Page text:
Borrowing From Multiple Online Lenders Remains Prevalent
Consumer borrowers’ practice of taking out loans from multiple online lenders remains prevalent, a new study has found.
In China, online lenders or peer-to-peer (P2P) platforms that only facilitate lending do not have full access to borrowers’ credit information as there is no such centralized platform that shares the data.
Some borrowers take advantage of this information asymmetry to apply for loans from multiple lenders so they can roll over previous debts elsewhere, or to take out cheaper loans to repay the ones that charge higher interest rates and profit from the difference, or even become lenders on other P2P platforms themselves, according to a study by the Beijing Internet Finance Industry Association.
The association’s recent report found that among the 61 online lenders surveyed, 44% of their customers on average had borrowed from multiple sources.
The survey found that nearly 500,000 borrowers tried to profit from arbitrage by taking advantage of the different interest rates charged by different online lenders. On average, each of them borrowed from 2.36 online lenders, the survey said.
These platforms also haven’t done its best in ensuring the creditworthiness of borrowers. The association said, for instance, that some lenders were unaware that some potential borrowers were already in the official database of debt defaulters. Being listed on the defaulter database means a person will be banned from certain kinds of activities, including purchasing real estate and some kinds of air travel.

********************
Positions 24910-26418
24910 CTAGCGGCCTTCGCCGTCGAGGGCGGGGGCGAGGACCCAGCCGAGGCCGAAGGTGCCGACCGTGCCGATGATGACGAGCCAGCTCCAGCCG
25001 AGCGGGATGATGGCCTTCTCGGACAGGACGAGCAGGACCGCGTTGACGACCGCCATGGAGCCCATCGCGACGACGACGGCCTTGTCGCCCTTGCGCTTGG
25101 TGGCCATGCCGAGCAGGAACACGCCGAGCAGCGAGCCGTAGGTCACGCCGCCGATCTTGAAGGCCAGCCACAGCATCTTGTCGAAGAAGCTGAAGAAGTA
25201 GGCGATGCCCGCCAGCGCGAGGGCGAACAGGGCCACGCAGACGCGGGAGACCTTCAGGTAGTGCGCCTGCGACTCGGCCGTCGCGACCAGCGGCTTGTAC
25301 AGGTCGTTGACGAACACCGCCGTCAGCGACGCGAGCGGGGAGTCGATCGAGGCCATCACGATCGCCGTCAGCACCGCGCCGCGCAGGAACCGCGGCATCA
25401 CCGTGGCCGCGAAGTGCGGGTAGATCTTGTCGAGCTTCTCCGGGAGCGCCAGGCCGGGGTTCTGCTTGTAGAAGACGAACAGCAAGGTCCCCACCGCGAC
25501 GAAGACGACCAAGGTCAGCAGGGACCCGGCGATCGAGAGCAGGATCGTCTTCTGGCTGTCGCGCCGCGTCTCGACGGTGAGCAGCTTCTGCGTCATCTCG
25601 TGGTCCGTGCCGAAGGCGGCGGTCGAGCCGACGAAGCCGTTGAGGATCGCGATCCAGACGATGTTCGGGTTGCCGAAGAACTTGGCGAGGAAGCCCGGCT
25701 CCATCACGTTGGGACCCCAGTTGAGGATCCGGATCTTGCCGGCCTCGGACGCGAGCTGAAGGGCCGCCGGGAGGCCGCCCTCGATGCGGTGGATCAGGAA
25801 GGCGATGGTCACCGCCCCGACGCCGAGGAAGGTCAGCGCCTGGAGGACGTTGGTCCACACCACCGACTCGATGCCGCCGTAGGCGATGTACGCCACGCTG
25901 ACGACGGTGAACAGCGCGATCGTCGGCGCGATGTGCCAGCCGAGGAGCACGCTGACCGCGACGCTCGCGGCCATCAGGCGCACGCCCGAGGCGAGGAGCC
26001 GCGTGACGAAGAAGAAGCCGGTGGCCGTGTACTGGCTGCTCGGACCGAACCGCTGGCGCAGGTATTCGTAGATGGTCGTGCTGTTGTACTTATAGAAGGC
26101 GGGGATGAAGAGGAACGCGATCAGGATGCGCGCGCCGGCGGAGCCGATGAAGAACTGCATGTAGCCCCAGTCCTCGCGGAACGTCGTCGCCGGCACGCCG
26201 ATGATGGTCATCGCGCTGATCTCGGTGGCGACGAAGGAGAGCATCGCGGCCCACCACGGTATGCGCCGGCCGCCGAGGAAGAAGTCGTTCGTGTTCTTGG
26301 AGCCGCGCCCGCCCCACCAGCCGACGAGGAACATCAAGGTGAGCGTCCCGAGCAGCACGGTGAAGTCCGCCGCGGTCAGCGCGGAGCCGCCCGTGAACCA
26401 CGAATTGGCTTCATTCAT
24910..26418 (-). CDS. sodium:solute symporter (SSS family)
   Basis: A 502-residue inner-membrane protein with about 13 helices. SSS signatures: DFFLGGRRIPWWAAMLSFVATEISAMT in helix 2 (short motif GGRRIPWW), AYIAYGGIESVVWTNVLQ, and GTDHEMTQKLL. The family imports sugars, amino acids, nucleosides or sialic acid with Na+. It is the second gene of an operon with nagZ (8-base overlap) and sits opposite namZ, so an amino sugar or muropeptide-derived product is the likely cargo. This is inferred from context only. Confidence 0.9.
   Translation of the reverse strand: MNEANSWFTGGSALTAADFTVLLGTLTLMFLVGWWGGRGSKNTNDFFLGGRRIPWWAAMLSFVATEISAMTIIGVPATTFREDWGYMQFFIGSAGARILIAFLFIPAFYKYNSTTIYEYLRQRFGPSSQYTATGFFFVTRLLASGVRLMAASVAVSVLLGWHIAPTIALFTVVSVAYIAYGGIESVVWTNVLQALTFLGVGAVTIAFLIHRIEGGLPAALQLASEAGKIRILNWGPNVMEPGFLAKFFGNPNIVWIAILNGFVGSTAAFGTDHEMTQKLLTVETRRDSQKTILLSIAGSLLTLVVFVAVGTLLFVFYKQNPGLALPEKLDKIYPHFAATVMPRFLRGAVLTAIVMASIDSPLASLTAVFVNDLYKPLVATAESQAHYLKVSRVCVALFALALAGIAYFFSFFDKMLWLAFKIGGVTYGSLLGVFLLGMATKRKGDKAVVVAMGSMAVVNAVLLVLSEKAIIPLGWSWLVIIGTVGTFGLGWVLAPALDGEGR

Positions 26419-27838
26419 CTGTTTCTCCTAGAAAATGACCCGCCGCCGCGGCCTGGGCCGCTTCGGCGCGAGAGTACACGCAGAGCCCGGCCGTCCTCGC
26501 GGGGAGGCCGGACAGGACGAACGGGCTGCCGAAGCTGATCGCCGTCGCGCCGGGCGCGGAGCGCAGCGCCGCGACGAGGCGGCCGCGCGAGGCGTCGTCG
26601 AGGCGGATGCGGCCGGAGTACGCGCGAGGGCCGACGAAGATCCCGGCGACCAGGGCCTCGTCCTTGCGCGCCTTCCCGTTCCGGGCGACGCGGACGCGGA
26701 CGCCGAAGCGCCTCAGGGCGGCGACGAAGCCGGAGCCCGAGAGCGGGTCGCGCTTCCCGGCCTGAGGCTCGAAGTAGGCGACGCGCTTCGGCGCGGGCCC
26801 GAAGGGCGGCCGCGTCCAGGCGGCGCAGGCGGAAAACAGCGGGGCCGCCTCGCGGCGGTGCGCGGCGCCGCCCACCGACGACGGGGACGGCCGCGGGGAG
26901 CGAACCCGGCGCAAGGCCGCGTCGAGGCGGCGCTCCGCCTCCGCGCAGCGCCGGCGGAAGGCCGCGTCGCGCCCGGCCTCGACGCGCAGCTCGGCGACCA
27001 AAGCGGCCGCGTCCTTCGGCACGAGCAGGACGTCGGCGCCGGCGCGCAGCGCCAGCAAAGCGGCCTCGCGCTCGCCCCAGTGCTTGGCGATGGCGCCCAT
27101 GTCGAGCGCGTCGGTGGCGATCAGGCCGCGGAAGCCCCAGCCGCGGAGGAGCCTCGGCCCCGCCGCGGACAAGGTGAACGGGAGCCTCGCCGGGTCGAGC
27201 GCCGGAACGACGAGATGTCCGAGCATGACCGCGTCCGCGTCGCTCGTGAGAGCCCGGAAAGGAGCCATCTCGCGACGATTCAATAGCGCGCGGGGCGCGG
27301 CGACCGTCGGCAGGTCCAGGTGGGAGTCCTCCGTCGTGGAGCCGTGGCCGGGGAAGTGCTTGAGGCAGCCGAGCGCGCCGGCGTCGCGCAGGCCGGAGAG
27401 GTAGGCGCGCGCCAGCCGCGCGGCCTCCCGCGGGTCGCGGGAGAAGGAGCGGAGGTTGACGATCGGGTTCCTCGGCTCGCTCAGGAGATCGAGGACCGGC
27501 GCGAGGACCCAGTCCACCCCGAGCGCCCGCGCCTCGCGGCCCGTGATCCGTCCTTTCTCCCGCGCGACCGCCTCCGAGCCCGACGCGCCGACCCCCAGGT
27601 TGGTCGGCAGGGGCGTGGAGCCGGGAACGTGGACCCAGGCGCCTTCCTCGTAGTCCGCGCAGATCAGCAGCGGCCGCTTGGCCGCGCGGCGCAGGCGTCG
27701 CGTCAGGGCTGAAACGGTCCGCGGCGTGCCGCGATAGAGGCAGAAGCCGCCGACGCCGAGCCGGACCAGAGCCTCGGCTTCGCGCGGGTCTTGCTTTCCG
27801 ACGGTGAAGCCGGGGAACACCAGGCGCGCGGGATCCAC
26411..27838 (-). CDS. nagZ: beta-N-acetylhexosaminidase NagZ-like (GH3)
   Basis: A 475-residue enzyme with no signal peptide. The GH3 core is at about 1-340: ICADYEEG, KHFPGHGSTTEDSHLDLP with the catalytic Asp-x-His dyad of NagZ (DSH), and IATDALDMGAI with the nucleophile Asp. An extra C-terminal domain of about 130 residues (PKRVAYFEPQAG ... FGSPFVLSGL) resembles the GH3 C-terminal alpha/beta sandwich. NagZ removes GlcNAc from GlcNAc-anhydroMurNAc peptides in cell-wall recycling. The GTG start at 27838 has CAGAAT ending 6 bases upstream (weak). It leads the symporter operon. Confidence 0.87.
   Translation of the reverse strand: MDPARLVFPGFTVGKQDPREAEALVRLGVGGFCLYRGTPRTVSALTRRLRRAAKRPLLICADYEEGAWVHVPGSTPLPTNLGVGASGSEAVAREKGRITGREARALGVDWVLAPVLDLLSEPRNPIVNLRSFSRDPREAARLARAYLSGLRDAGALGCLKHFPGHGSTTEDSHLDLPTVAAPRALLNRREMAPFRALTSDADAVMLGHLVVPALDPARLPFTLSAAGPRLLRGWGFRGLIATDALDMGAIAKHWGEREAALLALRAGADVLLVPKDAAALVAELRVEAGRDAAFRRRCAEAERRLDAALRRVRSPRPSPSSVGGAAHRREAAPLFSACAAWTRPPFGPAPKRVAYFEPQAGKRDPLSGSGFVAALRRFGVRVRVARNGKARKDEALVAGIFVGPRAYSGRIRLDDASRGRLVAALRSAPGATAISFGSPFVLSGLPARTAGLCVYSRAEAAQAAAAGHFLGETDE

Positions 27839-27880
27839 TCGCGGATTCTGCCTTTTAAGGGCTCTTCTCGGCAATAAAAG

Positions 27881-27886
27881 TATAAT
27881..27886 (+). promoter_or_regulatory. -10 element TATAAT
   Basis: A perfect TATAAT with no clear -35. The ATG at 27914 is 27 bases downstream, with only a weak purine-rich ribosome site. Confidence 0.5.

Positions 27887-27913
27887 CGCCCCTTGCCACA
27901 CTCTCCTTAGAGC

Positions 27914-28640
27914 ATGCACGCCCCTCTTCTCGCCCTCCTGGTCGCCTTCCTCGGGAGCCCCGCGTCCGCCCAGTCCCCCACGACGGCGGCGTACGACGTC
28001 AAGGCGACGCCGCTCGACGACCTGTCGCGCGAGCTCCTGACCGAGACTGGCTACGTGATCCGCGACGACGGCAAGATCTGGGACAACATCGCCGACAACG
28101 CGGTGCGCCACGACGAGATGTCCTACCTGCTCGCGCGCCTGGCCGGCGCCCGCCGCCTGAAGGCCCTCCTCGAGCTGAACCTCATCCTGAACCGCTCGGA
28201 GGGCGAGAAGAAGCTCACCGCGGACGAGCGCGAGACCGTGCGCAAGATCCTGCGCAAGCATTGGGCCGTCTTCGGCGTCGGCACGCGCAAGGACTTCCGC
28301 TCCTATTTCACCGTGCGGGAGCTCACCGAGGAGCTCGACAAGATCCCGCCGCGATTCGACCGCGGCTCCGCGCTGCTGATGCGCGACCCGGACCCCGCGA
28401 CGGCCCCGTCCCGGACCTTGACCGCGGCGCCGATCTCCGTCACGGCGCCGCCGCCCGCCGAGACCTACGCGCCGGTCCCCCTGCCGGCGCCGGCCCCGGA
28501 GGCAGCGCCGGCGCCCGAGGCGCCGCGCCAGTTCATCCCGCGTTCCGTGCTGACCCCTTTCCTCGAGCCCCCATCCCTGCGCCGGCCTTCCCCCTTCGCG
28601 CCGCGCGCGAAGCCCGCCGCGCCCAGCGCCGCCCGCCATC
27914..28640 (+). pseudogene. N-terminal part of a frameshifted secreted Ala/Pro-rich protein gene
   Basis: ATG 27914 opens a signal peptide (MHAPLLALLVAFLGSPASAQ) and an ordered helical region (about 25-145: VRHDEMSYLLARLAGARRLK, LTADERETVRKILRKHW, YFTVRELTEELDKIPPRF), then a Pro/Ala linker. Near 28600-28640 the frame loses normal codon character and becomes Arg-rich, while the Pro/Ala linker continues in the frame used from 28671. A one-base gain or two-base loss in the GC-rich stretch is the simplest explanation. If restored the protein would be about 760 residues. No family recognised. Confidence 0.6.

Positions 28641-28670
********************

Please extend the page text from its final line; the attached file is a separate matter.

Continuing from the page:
The survey also found there were many “empty” accounts, in which users registered to receive a gift or cash bonus, but were not active borrowers. The survey did not say what the problem was with these inactive users.
The Chinese government has been tightening its grip on online as well as P2P lending, although policies are mostly targeting lenders, not borrowers. Measures include capping maximum interest rates and fees, as well as imposing discipline on how creditors collect loans and market themselves.
Earlier this month, China’s central bank and banking regulator issued comprehensive guidelines on short-term unsecured loans. That has created panic in the once ballooning industry: major players are switching to less-regulated businesses, while there are signs that some small, less well-funded lenders might even leave the business.
Last week, a working group overseeing P2P lending risks under the China Banking Regulatory Commission said it will complete its first round of evaluations of all online microlenders by the end of January. Licensed lenders that fail to meet standards can still keep their operating licenses if they manage to fix their issues by the end of March, it said.
Companies operating without a license, or those with a license but found not to possess “operating qualifications” after a review, will be shut down, the document said. It outlined 11 key areas of evaluation, including borrowing costs, information security, loan management and collection methods.
Contact reporter Zhang Qizhi (firstname.lastname@example.org)
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